Friday – 8 Elul: We are nearing Shabbat once again. When the sun sets, I will be enveloped in an embrace of supernal love. Carter Heyward once wrote: “Love is a conversion to humanity … the choice to experience life as a member of the human family, a partner in the dance of life.” May I learn to dance on this day and every day with abandon, whirling to the rhythms of the world. And may I bring this freedom into the New Year with me.
Shabbat – 9 Elul: Rabbi Schneur Zalman taught that “during Elul, the king is in the field” and everyone who so desires is permitted to meet him, and he receives them all with a cheerful countenance and shows a smiling face to them all.” On this Shabbat, I will let God’s smile wash over me as I smile. I come to know that smiling reveals inner joy—and I will share joy with all I encounter.
Sunday – 10 Elul: Psalm 27: “One thing I ask of the Holy One, that I may dwell in God’s house, all the days of my life; To look upon Your glory and to visit in Your sanctuary.” What a joyous thing it would be to realize that at every moment of every day that we dwell in God’s house! One of my teachers says, “the best way I can work on myself is to work on my schmutz!” If we really understood we dwelt in God’s house all the time, we would try to “work on our schmutz” and keep everything CLEAN—our homes, our hearts, our speech, our relationships. As we move to enter a New Year, let’s give it a try. Let’s try to enter this New Year as sparkling and clean as we can—and keep it that way!
Monday – 11 Elul: “I offer thanks to You, Sovereign Source and Sustainer of life, Who returns to me my soul each morning faithfully and with gracious love” (morning liturgy). Each morning, an observant Jew wakes up with words of gratitude. In this time of Elul, let us awaken and do a heshbon nefesh (an inventory of the soul) about what we are thankful for and let this list stay with us during the day. When we remember our gratitude, it is easier for us to sustain the big and small blows of the day, and endure them, and walk into the New Year with a sense of purpose and thankfulness. What are we grateful for on this day?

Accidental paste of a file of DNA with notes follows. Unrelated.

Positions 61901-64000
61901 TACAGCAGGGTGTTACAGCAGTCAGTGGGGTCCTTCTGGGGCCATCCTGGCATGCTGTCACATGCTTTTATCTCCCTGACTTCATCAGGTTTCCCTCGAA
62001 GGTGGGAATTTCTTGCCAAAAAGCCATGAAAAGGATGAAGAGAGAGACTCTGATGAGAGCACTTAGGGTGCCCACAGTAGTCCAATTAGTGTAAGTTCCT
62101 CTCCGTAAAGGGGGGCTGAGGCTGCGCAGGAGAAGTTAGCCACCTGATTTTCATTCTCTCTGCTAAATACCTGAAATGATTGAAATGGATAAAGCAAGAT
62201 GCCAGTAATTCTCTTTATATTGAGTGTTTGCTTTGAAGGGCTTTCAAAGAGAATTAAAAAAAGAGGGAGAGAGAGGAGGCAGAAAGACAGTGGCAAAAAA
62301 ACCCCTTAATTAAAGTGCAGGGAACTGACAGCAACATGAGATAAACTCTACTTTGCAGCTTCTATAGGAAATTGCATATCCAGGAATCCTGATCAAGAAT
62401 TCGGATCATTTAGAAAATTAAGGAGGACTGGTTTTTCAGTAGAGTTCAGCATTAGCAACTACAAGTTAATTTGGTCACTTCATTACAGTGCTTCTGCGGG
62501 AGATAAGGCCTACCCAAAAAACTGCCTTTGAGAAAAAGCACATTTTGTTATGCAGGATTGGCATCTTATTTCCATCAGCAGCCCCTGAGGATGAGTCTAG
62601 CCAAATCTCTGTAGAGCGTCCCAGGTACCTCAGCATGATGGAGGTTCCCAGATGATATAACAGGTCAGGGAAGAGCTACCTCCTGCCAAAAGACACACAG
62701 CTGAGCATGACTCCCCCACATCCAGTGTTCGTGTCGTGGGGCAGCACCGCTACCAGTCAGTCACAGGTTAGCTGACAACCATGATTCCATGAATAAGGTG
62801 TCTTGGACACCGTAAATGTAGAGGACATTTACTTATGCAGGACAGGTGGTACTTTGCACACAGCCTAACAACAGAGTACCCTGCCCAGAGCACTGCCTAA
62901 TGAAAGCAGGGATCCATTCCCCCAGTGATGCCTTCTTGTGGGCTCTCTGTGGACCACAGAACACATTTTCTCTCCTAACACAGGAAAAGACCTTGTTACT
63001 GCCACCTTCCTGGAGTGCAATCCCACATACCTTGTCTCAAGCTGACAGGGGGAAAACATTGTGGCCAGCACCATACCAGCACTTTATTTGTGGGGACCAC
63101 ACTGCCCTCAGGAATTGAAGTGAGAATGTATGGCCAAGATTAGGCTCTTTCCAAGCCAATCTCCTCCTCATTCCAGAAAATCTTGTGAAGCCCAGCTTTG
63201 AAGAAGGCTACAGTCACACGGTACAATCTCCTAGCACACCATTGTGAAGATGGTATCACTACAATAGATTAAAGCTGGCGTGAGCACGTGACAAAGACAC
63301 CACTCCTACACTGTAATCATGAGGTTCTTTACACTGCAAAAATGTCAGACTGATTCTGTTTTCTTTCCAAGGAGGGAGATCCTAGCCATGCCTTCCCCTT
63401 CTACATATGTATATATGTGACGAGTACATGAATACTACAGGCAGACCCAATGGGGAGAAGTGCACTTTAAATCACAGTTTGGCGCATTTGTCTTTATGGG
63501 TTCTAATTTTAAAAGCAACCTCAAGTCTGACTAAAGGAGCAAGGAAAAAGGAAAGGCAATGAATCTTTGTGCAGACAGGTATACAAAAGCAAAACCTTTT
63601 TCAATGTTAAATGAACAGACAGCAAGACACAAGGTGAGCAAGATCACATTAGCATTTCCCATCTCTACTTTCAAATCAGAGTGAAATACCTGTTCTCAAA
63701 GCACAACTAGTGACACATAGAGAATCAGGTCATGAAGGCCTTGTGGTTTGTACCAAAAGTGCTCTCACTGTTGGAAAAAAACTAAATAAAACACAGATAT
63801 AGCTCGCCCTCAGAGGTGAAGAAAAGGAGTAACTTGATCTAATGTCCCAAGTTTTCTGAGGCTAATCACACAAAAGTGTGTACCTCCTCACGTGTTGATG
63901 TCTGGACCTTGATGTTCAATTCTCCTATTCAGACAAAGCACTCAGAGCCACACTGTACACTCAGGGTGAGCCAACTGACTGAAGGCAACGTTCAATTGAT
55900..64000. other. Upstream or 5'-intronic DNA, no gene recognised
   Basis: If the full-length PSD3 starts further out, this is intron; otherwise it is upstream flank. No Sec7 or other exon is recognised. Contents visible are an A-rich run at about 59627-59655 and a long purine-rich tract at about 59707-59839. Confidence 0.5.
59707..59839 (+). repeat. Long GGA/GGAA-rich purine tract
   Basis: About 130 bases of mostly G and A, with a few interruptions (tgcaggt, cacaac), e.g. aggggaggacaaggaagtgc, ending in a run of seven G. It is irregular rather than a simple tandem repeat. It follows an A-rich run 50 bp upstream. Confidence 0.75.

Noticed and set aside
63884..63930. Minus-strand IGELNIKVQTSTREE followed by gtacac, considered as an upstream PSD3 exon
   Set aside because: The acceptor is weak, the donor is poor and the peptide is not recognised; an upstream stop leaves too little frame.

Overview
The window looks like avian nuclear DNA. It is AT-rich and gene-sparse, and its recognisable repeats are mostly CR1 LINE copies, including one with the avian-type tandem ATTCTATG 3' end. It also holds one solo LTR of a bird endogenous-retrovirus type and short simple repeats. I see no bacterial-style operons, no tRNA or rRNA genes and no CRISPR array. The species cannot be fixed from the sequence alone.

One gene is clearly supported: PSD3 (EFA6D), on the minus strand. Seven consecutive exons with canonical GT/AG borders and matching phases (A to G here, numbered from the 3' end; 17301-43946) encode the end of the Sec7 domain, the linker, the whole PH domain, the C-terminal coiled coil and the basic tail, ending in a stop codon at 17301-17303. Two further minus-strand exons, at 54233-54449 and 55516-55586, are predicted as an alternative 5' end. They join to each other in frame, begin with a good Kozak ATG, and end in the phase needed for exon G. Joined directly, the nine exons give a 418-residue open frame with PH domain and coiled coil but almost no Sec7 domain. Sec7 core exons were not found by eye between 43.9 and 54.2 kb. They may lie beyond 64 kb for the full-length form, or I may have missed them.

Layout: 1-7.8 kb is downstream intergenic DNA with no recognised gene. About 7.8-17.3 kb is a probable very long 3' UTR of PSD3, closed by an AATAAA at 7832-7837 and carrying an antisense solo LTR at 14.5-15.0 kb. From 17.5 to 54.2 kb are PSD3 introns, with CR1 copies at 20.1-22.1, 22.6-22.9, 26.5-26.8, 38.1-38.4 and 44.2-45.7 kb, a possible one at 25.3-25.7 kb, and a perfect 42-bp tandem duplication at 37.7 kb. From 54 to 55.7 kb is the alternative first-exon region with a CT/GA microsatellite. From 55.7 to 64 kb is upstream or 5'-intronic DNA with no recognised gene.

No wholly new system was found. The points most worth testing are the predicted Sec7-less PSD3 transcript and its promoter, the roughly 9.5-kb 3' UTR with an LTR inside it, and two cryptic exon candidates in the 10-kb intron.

Tuesday – 12 Elul: “Our goal should be to live life in radical amazement ... get up in the morning and look at the world in a way that takes nothing for granted. Everything is phenomenal; everything is incredible; never treat life casually. To be spiritual is to be amazed.” So taught Rabbi Abraham Joshua Heschel. Let us ask ourselves: What amazes me on this day?
Wednesday – 13 Elul: “Whenever your mind feels clogged, or when you feel stuck in your process, do something that will bring you joy, for joyfulness frees up the mind, as it is written, ‘With gladness shall you go out’ (Isaiah 55:12)—that through joy you are made free and can go out from whatever is keeping you stuck…” (Reb Nachman of Bratslav). I ask myself: Do I sometimes have trouble feeling joy? And when I do, does it impede my ability to feel free to work on my problems? In this month of Elul, I will work on feeling more joy—in the little things of life, and in the big things, and in so doing may some of the challenges of my life feel less formidable.
Thursday – 14 Elul: “In the future, we will have to account before the Creator for all the pleasures that we wanted to enjoy, were permitted to enjoy, and had the opportunity to enjoy, but didn’t” (Rabbi Zechariah – Jerusalem Talmud, Kiddushin, end of ch. 4). In enjoying my life, my ability to face adversity is strengthened. Elul is a time to love myself, to face adversity and inner challenge and take account before our Creator. Let me try to enjoy life more and face what I must face with strength.